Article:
My Friends

Arrow Up

Arrow Up
Arrow Down
,
  • Sun
    21
  • Mon
    22
  • Tue
    23
  • Wed
    24
  • Thu
    25
  • Fri
    26
  • Sat
    27
Paddle for Clean Water Sep 21, 2014 Hundreds of surfers and ocean enthusiasts paddle around the Ocean Beach Pier in an effort to raise awareness about the need for clean water and healthy coastlines. There will be yoga classes, free breakfast for all paddlers, guest speakers, live music and more. 68 other events on Sunday, September 21
 
Check 1, Check 2 | Music & nightlife
Band plays live for first time in 20 years
Concerts
Bands coming to town and just-announced shows
Film
New indie from Lenny Abrahamson tops our coverage of movies screening around town
Editorial
Lying signature gatherers add to undemocratic referendum process

 

 
Log in to use your Facebook account with
San Diego CityBeat

Login With Facebook Account

Recent Activity on San Diego CityBeat
 
Home / Articles / Eats / Grubby Bitch /  Off to see the Whiz, at Gaglione Brothers
. . . .
Monday, Jan 09, 2012

Off to see the Whiz, at Gaglione Brothers

Pick a peck of pickled peppers for your Cheese Whiz Steak sandwich

By Amy T. Granite
gaglionebrotherssandiego
- Photo by Amy T. Granite

Leave your dietary hang-ups at the door and forget what modern nutritional science has taught us about processed foods, because you’re at Gaglione Brothers (10450 Friars Road in Grantville; 3944 W. Point Loma Blvd. in Loma Portal), where the most sinfully scrumptious sandwich to order is the Cheez Whiz Steak ($7.59).

I’m not a Philly cheesesteak expert and don’t aspire to become one. Trying to figure out who’s got the best in San Diego makes little sense; it’s not our region’s food, and I’ve not tried the “real deal” in the City of Brotherly Love to have any baseline judgment. Gag’s sandwich was love at first bite, and I’ve remained faithful. If it gets any better, I don’t need to know about it.

I do, however, have one hard fact about the cheesesteak: It came before the Whiz. After some heavy-duty research on Philadelphia-foodie message boards, I discovered it’s quite a divisive subject—that is, the “authentic” way to cheese-it, with provolone, American or the fluorescent-orange stuff that comes from a can, tastes fucking incredible and, arguably, adds sheen to your coat.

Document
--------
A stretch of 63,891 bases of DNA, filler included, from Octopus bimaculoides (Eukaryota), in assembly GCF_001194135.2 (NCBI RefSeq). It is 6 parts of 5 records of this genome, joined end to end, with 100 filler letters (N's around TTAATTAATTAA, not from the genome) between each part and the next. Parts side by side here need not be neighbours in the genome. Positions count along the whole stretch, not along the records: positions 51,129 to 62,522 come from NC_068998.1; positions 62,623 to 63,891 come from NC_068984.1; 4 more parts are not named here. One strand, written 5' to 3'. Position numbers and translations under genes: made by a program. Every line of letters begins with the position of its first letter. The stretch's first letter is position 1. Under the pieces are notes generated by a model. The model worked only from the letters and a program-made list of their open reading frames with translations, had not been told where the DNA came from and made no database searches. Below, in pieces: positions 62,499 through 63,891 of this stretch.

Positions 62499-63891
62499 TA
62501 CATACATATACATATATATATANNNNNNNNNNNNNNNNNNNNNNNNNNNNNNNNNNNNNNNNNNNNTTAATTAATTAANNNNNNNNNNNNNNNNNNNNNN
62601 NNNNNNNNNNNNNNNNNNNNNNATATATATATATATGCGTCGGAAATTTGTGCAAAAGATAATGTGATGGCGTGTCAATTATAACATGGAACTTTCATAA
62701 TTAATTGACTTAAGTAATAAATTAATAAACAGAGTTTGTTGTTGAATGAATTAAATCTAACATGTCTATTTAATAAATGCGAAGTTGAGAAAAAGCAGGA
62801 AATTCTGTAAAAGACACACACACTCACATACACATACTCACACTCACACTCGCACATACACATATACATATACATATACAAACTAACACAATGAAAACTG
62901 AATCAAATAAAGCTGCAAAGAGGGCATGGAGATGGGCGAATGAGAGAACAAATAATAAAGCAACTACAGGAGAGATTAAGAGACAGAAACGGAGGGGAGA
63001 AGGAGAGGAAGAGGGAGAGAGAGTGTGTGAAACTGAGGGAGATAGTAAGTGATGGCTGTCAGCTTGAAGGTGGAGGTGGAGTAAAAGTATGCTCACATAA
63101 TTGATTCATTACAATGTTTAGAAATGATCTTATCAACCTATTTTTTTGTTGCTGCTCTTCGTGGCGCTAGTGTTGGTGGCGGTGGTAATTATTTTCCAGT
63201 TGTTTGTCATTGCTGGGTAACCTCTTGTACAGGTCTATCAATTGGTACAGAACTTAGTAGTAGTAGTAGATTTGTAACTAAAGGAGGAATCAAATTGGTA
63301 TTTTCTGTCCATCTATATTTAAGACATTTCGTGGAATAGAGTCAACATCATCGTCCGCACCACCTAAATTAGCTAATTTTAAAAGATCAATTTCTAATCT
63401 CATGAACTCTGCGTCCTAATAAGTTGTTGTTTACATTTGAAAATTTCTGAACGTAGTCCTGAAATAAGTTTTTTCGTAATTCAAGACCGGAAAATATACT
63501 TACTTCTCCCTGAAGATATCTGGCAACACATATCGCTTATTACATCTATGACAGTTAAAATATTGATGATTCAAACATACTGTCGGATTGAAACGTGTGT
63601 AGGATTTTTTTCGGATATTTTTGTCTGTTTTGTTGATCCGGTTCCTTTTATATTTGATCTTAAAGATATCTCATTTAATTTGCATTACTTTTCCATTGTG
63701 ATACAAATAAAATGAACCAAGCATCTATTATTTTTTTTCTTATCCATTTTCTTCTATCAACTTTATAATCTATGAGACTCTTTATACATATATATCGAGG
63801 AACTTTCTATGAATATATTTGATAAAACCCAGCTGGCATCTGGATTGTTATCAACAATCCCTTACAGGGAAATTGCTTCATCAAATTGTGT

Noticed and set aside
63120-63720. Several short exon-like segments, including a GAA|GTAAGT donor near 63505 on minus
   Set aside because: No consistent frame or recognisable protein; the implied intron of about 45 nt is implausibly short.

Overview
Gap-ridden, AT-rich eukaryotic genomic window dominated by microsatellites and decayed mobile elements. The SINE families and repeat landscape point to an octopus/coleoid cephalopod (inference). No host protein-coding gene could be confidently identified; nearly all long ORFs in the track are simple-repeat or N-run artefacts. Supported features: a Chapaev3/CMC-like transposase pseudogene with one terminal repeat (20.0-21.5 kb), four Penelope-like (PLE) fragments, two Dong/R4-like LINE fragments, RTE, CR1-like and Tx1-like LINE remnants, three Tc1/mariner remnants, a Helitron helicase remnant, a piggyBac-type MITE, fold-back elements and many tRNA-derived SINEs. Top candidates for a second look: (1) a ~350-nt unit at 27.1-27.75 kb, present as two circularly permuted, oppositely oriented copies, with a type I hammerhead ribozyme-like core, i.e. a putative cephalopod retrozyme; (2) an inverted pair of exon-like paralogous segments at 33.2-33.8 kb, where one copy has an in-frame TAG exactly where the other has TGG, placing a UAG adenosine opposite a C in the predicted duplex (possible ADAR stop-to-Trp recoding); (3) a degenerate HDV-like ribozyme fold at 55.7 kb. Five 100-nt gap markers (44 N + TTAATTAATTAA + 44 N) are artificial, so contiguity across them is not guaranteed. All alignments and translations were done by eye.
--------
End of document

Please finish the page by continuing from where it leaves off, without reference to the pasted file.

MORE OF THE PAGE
Take it from a gal who’s not afraid to pig out—the 8-inch size is plenty, rich and satisfying. A heap of paper-thin sliced beef is cooked to order on the flat-top and takes just a couple of minutes; different ingredients are mixed in, grilled onions  being the most common. Since my usual—without—is a recipe for agida, I hold out for the pickled-pepper-bar finish instead.

Amoroso’s Hearth Baked Bread, from the 100-plus-year-old Philly bakery, is the perfect holster for a cheesesteak. It’s mostly soft with a slight crusty quality, and tender, juicy meat that glistens with Whiz makes it an easy-to-eat sandwich—even for those without teeth, I’d imagine.

There are 10 varieties of pickled goodies to choose from—cherry peppers to dill-pickle chips and my absolute favorite, the red-pepper relish. The bright red stuff puts the slimy green kind to shame with its vinegary blast of heat that I spoon on with each bite, rather than dressing the whole sandwich. It provides a much-needed break from the richness, and, hey, sweating burns calories.


Amy blogs at saysgranite.com and you can follow her on Twitter @saysgranite.




 
 
 
 
 
 
Close
Close
Close